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Roger Johnson - October 2013

Roger Johnson, D.D.S., Ph.D., is professor, periodontics and preventive sciences, at the University of Mississippi Medical Center, Jackson. He has previously served on the faculty of the University of Manitoba Faculty of Dentistry, Winnipeg, Manitoba.

Johnson earned his Ph.D. from the University of North Dakota and his D.D.S. from the University of Tennessee. His research interests are mechanisms in the etiology of periodontal disease, systemic effects of oral (endodontic) inflammation and the use of saliva as a diagnostic fluid. His clinical interests are periodontal diseases and osteoporosis.

He has mentored many students and faculty during the past 30+ years of research activity. He has been principal investigator for many grants, including studies of effects of microgravity on bone (NASA), development of a dental diet for dogs and cats (IAMS, Procter and Gamble), and the role of estrogen in inflammation (NIDCR).  He has been the faculty sponsor for several students in the AADR/ADEA Academic Careers Fellowship program and received the AADR National Student Research Group Mentor of the Year Award in 2009.

Johnson has been an AADR member since 1982. He has served on the IADR/AADR Journal of Dental Research Editorial Board and was active in the AADR Science Information Committee.

How did you first get involved with AADR?
I was first a member of the Canadian Association for Dental Research. When I moved to the United States I transferred my membership to AADR. What appealed to me about IADR was when I was in Canada there wasn’t a lot of dental research taking place in the institution. IADR was really the only way I could keep up with what was happening in the research world. Having my IADR membership was really a lifeline for me since I was in an area that was isolated, in regards to dental research.

What do you find to be the most valuable benefit of AADR membership?
By far the most valuable benefit for me has been the collaborating with other members and having networking opportunities. Being a member of AADR gives me access to people who have similar research interests as me. I’ve gotten involved in a student group and I rely heavily on the people who are mentors in other student groups to advise me on how to handle our student group. I also enjoy the high-tech symposia presentations at the Annual Meetings and find that to be important to my career.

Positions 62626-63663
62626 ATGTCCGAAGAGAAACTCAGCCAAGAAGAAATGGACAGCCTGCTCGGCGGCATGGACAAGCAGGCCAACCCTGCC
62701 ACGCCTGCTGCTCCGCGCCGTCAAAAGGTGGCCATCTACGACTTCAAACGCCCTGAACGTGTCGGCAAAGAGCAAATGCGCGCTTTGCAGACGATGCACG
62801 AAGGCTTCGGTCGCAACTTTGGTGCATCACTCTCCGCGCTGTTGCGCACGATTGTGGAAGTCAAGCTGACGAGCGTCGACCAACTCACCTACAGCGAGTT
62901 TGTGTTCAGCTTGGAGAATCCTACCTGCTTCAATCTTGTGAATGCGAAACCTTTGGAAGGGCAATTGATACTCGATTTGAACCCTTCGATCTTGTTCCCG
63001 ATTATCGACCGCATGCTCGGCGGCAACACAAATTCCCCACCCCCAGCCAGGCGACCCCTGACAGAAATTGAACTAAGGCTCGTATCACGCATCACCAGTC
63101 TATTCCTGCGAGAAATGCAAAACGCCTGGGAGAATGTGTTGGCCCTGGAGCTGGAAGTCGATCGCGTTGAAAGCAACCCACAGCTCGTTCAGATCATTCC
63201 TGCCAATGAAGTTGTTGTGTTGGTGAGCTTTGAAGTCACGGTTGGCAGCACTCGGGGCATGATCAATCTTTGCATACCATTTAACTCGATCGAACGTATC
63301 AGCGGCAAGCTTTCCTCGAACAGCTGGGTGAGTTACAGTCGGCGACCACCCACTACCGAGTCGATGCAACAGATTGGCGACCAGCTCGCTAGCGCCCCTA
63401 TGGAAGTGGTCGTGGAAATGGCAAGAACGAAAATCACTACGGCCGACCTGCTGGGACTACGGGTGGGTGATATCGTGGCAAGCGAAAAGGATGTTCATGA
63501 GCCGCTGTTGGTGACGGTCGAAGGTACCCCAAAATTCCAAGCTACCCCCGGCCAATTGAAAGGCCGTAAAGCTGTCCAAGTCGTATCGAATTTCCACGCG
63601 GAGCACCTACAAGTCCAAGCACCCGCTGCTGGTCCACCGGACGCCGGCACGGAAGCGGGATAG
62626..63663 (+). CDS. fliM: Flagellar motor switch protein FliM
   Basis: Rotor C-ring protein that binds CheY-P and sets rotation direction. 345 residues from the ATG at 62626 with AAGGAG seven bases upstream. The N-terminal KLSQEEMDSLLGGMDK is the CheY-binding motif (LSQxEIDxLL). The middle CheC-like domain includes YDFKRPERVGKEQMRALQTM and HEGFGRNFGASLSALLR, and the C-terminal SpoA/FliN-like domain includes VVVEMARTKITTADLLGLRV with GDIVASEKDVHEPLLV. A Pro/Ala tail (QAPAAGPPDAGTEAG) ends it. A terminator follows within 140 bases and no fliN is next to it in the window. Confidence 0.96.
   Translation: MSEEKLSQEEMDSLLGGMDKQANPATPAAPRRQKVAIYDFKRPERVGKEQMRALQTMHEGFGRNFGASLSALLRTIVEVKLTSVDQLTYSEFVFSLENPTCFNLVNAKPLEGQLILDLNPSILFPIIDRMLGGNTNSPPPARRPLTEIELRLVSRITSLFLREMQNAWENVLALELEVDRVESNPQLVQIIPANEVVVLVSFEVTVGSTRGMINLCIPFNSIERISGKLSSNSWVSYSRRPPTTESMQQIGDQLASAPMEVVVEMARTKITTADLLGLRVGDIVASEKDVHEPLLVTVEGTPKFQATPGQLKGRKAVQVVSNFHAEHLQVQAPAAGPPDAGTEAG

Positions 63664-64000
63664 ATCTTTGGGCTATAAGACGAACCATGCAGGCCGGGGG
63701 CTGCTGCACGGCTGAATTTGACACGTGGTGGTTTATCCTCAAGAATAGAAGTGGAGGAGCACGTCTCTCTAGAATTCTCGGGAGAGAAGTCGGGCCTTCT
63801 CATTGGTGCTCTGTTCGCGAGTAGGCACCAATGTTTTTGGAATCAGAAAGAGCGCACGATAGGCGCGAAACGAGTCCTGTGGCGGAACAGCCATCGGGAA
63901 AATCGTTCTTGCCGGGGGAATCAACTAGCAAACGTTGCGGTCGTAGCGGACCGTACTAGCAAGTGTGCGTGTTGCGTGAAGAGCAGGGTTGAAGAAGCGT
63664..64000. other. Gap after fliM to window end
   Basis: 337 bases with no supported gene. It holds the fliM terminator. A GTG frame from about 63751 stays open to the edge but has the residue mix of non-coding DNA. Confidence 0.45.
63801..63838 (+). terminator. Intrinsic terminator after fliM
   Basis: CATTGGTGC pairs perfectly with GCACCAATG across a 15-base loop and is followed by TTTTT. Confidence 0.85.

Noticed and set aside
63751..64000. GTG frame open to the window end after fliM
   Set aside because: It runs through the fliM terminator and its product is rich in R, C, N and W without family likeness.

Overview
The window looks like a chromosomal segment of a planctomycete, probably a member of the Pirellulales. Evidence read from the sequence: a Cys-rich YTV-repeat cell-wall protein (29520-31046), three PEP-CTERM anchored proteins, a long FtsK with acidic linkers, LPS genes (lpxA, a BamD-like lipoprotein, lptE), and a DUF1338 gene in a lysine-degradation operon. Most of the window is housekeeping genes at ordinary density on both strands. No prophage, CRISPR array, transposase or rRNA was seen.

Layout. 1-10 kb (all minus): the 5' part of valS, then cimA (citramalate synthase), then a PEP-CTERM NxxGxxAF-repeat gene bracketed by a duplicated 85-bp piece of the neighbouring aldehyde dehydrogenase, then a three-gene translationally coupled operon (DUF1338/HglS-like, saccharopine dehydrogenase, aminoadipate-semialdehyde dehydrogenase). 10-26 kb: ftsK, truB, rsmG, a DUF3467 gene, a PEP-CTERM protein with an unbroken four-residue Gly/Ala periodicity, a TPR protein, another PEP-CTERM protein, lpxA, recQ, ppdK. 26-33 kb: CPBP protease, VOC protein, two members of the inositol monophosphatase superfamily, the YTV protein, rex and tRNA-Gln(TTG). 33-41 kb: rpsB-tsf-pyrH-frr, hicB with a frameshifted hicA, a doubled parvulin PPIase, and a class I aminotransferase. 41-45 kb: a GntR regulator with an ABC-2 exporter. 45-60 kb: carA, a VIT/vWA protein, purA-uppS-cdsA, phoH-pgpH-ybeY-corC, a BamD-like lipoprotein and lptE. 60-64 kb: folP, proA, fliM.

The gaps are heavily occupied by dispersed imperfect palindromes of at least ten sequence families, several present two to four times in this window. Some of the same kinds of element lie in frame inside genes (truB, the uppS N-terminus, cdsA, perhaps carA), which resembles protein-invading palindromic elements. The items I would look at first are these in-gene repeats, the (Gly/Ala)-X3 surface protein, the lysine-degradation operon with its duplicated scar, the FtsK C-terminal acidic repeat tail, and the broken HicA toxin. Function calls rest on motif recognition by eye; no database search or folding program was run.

How important do you think cross-collaboration with other scientific disciplines is to the future of dental, oral and craniofacial research?
I think it is essential because things are getting so complicated and knowledge is multiplied so quickly that it’s difficult for one person to keep track of everything in detail. Getting a good group of people together that have a goal and different approaches to the goal is the only way we can stay current with the literature. Otherwise, unless you have a photographic memory, it’s difficult to remember everything.

Where do you feel the research community would be without AADR’s influence?
I belong to other research groups and I believe that dentistry gets lost. Without AADR I don’t think we would have a vehicle for getting out our message. AADR is a forum for members to meet and talk about what’s important, and relay that information back to the public. 

What’s a message you want to give to future dental researchers?
I have learned that it’s crucial to establish collaborations and meet the right people. A key piece of advice that I would offer is to find people with complementary interests. Once you have found the right collaborators, bring your own puzzle pieces to the problem so that you’re contributing science and knowledge. Establishing the right network is helpful in achieving research success. 

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